Masterclass year 2003

Masterclass year 2003, the Saint Louis Music Center hosted a series of extraordinary Masterclasses taught by national and international artists, students had the honor of learning directly from the best in their field, honing their skills and gaining valuable perspectives. Masterclass year 2003 shaped their artistic path and helped define the future of music in St. Louis.


John Patitucci is acclaimed as “best jazz bassist” by Bass Player magazine. His virtuosity and creativity set him apart in the music scene. In addition to his solo career, he has collaborated with jazz legends such as Chick Corea and Wayne Shorter. His passion also extends to teaching, leading seminars and music schools globally. His influence extends far beyond the stage, inspiring generations of musicians with his artistry and commitment to musical excellence. John Patitucci embodies the essence of the jazz bass, conveying a deep emotional connection through the strings.


He founded Decibel, Enrico Ruggeri. In 1978, the first album “Punk,” released on Spaghetti Records, disappointed expectations with few sales. After the single “Indigestion disko” and the return of Silvio Capeccia on keyboards, the group abandoned punk and moved closer to success. In 1980, they participated in the Sanremo Festival with “Contessa,” consecrating their fame. Ruggeri stands out as an author and performer, helping to redefine the Italian music scene with his talent and versatility.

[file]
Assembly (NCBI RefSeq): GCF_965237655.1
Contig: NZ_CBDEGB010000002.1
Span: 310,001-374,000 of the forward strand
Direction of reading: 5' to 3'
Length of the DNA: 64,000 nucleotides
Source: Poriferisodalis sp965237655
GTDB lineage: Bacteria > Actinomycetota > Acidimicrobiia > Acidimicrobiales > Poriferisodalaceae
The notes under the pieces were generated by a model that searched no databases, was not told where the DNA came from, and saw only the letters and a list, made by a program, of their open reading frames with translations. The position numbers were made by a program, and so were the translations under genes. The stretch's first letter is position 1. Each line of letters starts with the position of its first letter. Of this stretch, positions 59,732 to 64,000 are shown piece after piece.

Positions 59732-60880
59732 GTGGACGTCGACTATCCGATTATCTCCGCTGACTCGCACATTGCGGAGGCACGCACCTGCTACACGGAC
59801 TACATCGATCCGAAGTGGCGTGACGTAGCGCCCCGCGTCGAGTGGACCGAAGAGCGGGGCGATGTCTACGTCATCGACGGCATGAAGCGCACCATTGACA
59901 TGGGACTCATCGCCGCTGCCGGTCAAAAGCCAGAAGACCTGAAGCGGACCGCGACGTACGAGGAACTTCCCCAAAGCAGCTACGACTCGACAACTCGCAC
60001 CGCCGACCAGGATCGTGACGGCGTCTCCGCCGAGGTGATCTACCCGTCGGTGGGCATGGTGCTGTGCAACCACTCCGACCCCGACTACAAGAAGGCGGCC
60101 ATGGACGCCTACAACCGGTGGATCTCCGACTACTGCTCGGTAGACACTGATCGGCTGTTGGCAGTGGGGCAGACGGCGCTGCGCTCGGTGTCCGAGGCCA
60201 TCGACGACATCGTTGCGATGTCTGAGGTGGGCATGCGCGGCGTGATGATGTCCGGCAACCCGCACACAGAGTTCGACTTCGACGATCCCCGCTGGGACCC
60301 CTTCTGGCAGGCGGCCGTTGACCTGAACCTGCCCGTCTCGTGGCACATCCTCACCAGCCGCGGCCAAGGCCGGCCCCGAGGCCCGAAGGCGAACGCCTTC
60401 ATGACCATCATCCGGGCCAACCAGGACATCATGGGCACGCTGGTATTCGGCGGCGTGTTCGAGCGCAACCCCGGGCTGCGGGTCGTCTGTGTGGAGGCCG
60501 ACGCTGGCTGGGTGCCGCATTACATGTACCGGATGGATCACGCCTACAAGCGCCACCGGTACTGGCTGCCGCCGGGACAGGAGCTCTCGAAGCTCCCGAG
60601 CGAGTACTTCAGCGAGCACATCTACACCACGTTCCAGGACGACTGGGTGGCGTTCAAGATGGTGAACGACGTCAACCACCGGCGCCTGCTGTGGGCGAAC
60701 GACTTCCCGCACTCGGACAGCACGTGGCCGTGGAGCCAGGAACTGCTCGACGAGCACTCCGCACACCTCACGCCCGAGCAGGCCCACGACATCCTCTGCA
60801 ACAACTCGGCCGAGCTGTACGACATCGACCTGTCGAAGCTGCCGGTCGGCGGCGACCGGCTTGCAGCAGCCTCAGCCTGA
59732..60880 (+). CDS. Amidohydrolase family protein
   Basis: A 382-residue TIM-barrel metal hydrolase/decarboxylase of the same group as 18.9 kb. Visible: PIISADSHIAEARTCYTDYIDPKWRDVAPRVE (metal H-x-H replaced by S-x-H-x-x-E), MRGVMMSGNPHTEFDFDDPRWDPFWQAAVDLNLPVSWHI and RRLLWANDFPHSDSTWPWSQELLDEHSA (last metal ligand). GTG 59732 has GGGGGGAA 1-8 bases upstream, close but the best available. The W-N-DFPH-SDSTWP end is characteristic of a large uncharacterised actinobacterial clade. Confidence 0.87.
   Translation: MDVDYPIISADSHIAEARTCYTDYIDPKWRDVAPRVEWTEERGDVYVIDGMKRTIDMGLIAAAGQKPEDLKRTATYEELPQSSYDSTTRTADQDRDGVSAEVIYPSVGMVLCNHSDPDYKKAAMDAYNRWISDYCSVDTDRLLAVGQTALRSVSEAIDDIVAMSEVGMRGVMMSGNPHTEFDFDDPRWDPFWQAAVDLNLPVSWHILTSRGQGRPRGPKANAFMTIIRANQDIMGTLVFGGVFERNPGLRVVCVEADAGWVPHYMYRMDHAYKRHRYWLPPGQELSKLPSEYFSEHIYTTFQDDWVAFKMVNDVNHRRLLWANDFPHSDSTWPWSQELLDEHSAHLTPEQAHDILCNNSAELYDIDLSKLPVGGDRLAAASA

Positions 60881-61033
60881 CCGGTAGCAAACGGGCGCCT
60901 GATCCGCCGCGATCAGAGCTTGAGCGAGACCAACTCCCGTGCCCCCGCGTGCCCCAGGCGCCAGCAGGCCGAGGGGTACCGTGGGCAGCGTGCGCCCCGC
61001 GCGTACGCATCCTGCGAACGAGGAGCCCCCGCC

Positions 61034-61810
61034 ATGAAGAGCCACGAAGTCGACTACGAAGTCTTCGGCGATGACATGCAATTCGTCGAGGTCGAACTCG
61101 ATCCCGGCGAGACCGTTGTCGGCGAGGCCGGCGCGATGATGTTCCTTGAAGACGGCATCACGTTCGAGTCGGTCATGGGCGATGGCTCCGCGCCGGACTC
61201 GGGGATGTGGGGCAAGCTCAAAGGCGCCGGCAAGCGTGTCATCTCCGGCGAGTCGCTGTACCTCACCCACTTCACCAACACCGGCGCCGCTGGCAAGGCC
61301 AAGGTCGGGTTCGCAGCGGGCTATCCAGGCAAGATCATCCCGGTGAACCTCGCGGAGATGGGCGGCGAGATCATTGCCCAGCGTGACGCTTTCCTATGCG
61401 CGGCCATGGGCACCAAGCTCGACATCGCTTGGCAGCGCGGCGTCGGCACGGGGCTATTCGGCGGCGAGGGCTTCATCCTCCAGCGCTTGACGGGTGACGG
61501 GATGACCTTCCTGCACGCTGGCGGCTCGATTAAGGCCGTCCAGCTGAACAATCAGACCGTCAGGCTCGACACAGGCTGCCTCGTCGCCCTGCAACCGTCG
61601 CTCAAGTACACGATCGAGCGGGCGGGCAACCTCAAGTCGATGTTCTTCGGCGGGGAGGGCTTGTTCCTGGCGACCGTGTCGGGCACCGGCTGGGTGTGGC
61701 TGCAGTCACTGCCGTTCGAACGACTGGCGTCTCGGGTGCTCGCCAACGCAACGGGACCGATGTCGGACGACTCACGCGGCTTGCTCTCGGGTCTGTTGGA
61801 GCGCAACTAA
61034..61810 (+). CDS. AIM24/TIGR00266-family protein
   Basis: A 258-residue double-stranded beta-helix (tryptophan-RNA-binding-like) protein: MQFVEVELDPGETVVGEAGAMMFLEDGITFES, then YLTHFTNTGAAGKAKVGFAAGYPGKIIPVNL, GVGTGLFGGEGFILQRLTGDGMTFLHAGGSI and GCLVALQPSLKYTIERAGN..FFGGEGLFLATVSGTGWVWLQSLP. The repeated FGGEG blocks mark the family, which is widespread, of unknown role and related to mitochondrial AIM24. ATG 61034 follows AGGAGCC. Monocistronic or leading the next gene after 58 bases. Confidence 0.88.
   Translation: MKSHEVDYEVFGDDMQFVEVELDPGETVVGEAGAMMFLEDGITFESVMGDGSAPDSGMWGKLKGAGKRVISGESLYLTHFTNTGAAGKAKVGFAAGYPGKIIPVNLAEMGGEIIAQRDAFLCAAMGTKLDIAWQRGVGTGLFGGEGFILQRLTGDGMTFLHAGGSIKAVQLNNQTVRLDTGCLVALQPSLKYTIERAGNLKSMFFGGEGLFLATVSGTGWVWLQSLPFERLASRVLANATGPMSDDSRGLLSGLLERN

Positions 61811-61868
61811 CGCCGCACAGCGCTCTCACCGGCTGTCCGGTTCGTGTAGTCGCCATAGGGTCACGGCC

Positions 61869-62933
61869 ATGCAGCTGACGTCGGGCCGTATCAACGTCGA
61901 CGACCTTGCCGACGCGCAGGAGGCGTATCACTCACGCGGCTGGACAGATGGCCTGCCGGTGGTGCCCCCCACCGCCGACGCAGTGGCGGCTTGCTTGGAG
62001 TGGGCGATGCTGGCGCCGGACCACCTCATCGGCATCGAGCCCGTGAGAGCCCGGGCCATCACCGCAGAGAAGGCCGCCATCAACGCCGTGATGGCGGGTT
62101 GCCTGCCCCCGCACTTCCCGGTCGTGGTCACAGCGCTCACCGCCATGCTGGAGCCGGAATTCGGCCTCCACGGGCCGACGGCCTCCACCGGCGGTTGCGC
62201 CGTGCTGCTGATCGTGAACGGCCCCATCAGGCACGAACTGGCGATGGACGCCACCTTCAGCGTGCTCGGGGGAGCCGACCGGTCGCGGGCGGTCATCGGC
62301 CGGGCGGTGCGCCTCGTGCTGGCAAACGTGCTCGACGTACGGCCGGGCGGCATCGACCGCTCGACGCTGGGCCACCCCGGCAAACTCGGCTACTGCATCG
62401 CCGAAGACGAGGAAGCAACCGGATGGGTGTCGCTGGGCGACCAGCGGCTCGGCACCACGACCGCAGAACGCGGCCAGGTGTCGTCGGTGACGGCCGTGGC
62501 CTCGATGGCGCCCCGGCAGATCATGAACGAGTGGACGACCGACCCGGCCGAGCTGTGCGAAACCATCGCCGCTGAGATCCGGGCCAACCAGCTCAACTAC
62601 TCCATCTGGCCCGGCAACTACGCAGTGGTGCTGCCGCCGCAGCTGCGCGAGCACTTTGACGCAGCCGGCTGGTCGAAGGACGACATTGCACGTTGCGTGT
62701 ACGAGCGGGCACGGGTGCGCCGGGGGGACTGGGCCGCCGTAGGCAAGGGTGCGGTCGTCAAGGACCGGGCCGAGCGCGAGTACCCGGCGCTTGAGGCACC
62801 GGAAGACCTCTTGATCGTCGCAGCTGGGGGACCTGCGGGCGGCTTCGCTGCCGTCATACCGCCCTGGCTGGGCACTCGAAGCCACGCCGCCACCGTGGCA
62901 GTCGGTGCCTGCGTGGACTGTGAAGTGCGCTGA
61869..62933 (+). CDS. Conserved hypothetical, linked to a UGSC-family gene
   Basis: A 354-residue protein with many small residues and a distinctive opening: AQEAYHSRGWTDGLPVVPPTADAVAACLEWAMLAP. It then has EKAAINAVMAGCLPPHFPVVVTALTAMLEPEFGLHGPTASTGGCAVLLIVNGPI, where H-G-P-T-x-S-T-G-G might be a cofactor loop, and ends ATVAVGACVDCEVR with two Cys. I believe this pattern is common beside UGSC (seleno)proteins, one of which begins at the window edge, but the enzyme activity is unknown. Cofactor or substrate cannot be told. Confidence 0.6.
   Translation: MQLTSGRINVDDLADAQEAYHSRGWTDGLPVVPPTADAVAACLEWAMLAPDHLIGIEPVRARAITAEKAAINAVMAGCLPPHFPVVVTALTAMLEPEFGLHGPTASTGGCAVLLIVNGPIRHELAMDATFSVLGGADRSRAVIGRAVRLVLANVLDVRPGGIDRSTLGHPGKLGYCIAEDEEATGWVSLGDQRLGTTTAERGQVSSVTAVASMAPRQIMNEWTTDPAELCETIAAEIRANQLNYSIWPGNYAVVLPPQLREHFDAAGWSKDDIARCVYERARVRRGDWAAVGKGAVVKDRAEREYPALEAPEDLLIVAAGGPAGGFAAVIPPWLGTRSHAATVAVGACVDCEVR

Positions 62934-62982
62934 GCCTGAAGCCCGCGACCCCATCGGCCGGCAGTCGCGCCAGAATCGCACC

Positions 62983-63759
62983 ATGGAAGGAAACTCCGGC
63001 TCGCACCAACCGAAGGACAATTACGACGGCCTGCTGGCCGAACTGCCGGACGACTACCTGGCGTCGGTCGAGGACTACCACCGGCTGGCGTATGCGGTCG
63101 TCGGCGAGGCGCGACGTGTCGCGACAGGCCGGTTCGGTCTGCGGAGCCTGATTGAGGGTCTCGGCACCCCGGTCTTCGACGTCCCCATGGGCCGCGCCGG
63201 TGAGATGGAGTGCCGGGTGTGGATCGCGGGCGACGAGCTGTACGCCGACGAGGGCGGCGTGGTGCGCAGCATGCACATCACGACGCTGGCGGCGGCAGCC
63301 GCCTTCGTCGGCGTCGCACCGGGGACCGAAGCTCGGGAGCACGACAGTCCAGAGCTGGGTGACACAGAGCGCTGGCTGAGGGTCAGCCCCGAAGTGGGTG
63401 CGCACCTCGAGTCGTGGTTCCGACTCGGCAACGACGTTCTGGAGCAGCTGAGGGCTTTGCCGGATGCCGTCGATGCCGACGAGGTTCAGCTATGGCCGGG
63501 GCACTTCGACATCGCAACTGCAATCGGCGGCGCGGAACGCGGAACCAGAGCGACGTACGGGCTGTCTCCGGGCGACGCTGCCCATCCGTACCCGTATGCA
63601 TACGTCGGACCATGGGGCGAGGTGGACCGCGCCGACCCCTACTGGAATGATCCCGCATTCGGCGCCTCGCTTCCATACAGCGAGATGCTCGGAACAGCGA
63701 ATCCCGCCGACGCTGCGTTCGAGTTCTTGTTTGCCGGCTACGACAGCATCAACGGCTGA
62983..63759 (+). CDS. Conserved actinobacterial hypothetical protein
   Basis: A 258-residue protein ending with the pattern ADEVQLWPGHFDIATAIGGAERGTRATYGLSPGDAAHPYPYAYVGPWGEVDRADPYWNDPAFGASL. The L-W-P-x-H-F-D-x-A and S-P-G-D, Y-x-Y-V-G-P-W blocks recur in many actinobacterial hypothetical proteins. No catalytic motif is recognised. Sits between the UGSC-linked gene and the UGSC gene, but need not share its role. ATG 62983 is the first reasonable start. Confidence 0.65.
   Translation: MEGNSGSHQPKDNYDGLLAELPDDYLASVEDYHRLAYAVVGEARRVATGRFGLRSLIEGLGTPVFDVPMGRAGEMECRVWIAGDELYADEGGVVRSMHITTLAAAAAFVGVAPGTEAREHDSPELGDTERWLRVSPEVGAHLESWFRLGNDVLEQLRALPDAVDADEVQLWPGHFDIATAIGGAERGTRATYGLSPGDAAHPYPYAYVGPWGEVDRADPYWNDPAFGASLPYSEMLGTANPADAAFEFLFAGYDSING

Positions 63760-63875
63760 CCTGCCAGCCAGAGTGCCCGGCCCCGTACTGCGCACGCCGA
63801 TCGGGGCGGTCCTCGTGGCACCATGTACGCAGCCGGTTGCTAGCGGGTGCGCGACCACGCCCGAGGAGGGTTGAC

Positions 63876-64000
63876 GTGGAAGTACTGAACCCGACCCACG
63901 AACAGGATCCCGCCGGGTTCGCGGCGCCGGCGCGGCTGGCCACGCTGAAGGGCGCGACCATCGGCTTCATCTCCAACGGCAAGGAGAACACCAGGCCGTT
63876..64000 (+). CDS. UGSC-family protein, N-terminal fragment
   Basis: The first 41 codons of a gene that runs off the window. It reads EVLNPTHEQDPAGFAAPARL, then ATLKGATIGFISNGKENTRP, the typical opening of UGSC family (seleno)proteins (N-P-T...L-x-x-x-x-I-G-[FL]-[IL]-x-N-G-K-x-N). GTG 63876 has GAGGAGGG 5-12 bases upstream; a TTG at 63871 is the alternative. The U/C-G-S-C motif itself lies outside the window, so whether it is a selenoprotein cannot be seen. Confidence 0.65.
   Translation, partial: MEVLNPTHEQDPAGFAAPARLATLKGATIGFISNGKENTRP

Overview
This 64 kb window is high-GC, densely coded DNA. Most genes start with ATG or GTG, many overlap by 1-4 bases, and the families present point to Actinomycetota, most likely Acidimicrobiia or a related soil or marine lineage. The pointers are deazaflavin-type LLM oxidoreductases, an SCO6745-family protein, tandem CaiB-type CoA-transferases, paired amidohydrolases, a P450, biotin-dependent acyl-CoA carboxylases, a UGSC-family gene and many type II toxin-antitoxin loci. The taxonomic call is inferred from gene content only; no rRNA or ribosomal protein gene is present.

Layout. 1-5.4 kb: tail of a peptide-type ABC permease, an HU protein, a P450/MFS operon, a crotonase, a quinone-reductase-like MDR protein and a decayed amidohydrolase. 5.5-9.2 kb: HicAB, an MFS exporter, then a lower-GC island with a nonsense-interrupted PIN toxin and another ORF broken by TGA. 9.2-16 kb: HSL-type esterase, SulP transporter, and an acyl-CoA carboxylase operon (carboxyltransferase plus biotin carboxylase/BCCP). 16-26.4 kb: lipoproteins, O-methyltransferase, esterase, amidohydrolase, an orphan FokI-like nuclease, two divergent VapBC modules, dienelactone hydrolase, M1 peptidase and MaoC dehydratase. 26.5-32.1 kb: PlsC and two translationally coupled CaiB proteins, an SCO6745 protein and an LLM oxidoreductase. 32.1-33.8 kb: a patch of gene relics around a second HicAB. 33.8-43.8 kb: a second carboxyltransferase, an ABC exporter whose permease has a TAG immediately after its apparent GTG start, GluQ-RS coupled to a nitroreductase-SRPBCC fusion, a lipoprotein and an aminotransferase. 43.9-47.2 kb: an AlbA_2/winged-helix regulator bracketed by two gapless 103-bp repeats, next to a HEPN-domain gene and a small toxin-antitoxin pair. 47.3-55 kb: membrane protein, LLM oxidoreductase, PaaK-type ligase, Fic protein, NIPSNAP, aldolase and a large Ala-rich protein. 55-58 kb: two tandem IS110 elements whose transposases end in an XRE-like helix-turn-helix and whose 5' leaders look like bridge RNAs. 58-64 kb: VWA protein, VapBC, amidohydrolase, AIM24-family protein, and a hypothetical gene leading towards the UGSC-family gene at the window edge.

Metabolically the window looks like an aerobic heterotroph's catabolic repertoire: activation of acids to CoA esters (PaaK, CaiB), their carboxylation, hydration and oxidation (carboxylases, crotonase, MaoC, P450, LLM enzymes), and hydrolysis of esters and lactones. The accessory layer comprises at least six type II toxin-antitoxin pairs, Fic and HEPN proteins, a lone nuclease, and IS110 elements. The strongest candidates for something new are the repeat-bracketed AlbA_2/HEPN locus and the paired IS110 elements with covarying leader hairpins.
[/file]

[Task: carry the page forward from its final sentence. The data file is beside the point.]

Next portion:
Gavin Harrison joins Dizrhythmia, along with Jakko Jakszyk, Danny Thompson and Pandit Dinesh. The name of the group comes from the scientific term for jetlag. Their music blends elements of jazz and funk in a context reminiscent of progressive rock. Harrison’s creativity and mastery on drums help define the band’s distinctive sound, providing an innovative and engaging musical experience. With Dizrhythmia, Harrison demonstrates his versatility and talent for exploring new musical territories, anticipating future trends with his bold vision.


Nnenna Freelon attended the Southern Arts Federation jazz meeting, where she met Ellis Marsalis. This meeting marked a significant moment in his musical career. Meeting Marsalis, known for being a prominent figure in the jazz world and a mentor to many up-and-coming artists, was a valuable opportunity for Freelon. From that point, his career took a major turn, with Marsalis’ influence and support contributing to his artistic development and growth as a musician.


Scott Henderson was recruited as a guitarist for the Chick Corea Elektric Band along with Carlos Rios, but his tenure lasted only three months due to disagreements with Chick Corea over the keyboardist’s adherence to Scientology. Henderson was replaced by Frank Gambale. In 1984, he founded the fusion group Tribal Tech with Gary Willis on bass, Kirk Covington on drums and vocals, and Scott Kinsey on keyboards. This lineup became famous for their innovative fusion of jazz, rock and electronic elements, helping to define the sound of contemporary fusion.